South: The Black Belt: Gates travels to Memphis, Birmingham and Atlanta - once the battlegrounds on which civil rights were won for black southerners in the 1950s and 60s. The very cities from which African Americans fled during the era of legal segregation are today drawing them back by the tens of thousands. But how much have these cities really changed since the civil rights era? Interviewees include Morgan Freeman and Maya Angelou.
Chicago: Streets of Heaven: Gates goes inside the notorious housing projects in Chicago's South Side - the Robert Taylor and the Ida B. Wells - to find out from the people who live there what life is like for America's "underclass." "What happened to the city of refuge my father's generation sought in the North; North where 'the streets of Heaven were paved with gold'?" wonders Gates. Caught up in a culture of criminality, poverty and despair, is there any hope for the fifth of black Americans who have been left behind?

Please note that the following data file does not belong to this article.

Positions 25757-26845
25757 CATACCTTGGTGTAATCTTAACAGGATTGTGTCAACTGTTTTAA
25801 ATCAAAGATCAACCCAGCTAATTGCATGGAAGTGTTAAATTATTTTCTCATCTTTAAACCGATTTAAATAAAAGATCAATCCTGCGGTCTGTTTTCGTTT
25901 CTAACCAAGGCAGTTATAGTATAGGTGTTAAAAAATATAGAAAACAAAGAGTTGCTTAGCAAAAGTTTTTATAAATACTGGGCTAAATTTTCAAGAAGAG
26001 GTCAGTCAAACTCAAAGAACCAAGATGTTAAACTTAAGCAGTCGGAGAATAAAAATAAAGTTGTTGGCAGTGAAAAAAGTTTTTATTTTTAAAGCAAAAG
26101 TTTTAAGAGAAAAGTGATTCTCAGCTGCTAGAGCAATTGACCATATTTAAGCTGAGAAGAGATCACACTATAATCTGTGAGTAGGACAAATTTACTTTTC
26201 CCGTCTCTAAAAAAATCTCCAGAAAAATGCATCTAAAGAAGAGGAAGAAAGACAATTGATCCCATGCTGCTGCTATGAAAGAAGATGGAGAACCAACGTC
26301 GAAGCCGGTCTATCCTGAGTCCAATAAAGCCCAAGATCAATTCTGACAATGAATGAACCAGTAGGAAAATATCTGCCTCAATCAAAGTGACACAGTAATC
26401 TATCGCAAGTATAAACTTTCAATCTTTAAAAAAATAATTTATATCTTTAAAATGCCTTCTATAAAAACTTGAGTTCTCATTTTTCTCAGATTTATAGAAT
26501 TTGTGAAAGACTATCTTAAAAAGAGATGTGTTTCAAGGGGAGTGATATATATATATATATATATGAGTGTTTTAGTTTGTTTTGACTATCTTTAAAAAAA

The evolution of African American society has split into two distinct communities, according to Henry Louis Gates, Jr. – the privileged and the disenfranchised. Viewed through the lens of four intrinsic elements of the African American experience – Black Hollywood, The Black Elite, The Ghetto, and The New South – gates examines the legacy of the Civil Rights movement since the assassination of Dr. Martin Luther King, Jr.
Note: This is part 1 of a series of 2 parts.
- Producer: PBS